subsequently supplied by the witness.]

Ms. Forbes. It's about $12 milhon [$16 milHon]; $12 milHon
[$15.5 million] appropriated plus half a million in administrative
costs.

Mr. Hearne. And the first two numbers I spoke of were the sub-
sidy budget authority for each of the two programs.

Chairwoman Meyers. Well, that's confusing. Tell us what we ap-
propriated.

Mr. Hearne. That is what was appropriated.

Chairwoman Meyers. That is the appropriated amount?

Mr. Hearne. Yes, ma'am.

Chairwoman Meyers. $12 million [$16 million], right?

Mr. Hearne. That's correct.

Chairwoman Meyers. And then a half a million for the adminis-
trative costs. So, the total cost of the program then would be $ 12.5
million [$16 million], counting both administrative and the subsidy
for the loans.

Mr. Manzullo. Does that seem high, a half million dollars, for
a $12 milHon [$15.5 million] outlay?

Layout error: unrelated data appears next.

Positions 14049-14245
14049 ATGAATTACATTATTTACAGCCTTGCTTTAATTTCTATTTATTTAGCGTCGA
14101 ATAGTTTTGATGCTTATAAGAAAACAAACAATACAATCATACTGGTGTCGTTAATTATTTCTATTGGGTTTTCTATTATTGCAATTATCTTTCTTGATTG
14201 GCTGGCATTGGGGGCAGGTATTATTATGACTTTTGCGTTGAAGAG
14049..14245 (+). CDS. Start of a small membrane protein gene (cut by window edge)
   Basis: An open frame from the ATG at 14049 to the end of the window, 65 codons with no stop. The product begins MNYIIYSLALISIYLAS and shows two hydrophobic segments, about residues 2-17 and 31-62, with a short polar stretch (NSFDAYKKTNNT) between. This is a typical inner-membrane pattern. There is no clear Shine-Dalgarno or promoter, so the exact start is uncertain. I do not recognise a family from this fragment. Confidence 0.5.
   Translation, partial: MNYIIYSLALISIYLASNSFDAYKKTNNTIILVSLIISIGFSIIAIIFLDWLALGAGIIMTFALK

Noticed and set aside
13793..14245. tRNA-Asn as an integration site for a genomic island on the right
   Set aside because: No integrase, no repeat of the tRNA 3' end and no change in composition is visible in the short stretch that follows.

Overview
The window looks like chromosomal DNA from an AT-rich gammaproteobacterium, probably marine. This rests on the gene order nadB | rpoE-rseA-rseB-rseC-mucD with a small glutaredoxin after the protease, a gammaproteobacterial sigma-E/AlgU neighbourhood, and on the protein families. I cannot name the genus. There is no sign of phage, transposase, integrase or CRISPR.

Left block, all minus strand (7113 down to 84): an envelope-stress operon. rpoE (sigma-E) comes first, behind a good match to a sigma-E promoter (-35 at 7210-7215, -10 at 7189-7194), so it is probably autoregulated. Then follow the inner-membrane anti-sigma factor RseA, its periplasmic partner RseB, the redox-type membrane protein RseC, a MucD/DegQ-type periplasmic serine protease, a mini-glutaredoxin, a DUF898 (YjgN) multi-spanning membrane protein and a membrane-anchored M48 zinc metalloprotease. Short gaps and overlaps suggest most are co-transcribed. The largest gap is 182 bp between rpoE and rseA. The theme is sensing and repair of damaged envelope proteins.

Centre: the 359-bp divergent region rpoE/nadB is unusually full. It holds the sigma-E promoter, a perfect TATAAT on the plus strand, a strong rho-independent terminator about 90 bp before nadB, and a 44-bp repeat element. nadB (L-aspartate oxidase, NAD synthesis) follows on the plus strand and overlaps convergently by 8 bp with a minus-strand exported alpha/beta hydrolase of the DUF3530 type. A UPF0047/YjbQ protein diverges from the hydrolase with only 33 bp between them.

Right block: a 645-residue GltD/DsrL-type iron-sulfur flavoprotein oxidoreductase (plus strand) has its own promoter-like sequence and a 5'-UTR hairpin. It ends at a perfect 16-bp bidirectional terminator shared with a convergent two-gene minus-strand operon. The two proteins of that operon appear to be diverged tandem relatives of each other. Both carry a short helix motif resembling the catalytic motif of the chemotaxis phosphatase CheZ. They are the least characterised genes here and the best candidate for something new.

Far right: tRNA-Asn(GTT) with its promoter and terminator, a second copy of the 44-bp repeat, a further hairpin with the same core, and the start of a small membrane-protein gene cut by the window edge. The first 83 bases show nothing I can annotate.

Mr. Hearne. Mr. Manzullo, if I could address that. The half mil-
lion dollars is supporting a budget authority of possibly $6 million
[$6.5 million], which is then leveraged to an amount exceeding, $50
million [$37 million].



Mr. Manzullo. Well, the $12 million [$15.5 million] produces
how much?

Ms. Forbes. I can explain this. There are three different pro-
grams. The one

Mr. Manzullo. This is the microloan we're talking about?

Ms. Forbes. Right. For the direct loan program to which this
chart refers, the appropriation is $5.6 million [$5.3 million] for this
year. The grant part is $9 million, but the program level was $27
million because the subsidy that Congress appropriates on a loan
program is not the full amount of the loan but the amount to cover